Shevek (shevek) wrote,

So, what's the theory? I'll give a brief introduction and if you'll forgive the use of sorting as the classic example, it might make sense.

A map-reduce architecture is a distributed divide-and-conquer approach to data processing. The map is the transformation, and the reduce is the combination of the transformed data. The classic merge sort is an example: divide, sub-process parts, and merge together. In the real world, the transformation might be to divide based on the presence of a feature, e.g. a search term, in the input, and build separate indexes in the map stage. Reduce may do no more than detect termination.

In order to guarantee termination, algorithms of this class are always described as a tree of computation such that an inductive proof of termination is possible. For example, sort(N) = sort(N/2) + sort(N/2) + merge(N), and sort(1) and merge(N) are defined. This structure makes scheduling computation and detecting termination quite easy.

So what happens when computation does not form a tree or DAG? What happens if the structure of the computation contains loops for which an inductive proof is not possible? What happens if insufficient information about the structural decomposition of the algorithm is available to the compiler? A map (e.g. in a cycle) must terminate when it is no longer reachable, but this reachability can no longer be proved by passing an end-of-stream signal, or returning from a function. Without a more advanced static analysis of the program structure to know when a map sub-process must be terminated, we cannot schedule a reduce.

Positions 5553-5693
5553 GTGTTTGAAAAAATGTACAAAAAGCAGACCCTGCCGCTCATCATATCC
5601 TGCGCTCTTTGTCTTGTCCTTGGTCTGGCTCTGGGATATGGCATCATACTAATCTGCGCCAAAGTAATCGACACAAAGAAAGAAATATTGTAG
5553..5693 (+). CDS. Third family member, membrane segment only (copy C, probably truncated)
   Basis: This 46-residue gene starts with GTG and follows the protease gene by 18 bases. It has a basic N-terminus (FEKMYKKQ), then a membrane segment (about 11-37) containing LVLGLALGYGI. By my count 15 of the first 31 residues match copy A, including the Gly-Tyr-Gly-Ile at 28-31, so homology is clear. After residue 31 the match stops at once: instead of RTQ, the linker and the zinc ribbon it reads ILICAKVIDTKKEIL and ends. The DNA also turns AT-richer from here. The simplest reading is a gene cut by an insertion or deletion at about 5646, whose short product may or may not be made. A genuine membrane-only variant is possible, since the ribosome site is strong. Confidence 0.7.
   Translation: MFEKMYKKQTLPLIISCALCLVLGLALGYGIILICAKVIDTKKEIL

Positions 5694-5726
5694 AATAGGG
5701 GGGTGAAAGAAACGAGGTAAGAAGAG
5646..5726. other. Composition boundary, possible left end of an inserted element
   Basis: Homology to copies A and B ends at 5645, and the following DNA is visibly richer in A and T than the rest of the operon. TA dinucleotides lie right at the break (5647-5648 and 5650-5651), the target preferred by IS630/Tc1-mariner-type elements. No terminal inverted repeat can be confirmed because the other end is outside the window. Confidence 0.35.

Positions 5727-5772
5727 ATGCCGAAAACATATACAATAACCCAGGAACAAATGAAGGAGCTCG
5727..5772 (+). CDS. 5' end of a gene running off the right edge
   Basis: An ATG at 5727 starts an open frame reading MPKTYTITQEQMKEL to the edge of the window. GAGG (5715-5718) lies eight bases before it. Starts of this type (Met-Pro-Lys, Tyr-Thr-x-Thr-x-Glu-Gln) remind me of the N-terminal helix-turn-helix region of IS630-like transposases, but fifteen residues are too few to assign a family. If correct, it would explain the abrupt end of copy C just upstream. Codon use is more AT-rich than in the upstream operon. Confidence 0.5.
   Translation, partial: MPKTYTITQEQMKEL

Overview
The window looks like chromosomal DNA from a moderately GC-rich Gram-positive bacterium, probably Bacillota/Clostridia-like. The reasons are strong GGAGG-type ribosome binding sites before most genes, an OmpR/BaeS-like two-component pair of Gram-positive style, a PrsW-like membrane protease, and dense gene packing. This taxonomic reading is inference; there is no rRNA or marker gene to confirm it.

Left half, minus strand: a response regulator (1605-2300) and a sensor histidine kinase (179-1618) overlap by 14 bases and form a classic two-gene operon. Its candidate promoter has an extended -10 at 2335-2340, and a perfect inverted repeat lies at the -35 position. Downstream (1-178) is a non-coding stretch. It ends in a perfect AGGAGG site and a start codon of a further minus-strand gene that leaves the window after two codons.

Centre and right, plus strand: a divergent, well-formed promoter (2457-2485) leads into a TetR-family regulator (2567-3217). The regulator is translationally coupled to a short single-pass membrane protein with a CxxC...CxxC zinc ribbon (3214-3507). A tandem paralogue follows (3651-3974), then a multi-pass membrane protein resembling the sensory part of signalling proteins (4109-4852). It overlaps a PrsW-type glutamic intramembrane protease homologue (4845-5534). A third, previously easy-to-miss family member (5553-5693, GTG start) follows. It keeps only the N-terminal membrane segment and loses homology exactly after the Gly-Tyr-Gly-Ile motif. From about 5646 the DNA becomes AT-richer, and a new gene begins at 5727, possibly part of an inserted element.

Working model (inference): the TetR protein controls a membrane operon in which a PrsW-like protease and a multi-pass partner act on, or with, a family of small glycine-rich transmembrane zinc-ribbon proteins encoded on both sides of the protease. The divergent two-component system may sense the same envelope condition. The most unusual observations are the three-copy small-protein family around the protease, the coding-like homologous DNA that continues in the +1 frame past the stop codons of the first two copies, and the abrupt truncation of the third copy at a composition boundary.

There is an algorithm which can still detect termination if it occurs, furthermore schedule the reduce operations at the earliest provably correct point without waiting for a global condition, and so forth. Intuitively, we felt that the answer existed, and we used a fairly heavyweight logic solver to analyse specifications of the problem until we found a correct formulation.

While we could generate an optimal scheduling of any program using the logic solver, I then spent a little while converting the logical specification into an imperative algorithm, which we now use to schedule programs.

I suspect my next exercise will be in applied calculus, something I have considered little since my first year. I suspect further that this post does not make sense, so I will restrict the readership so as to reduce my own embarassment.

The Exam.

So, did you see the game last night?
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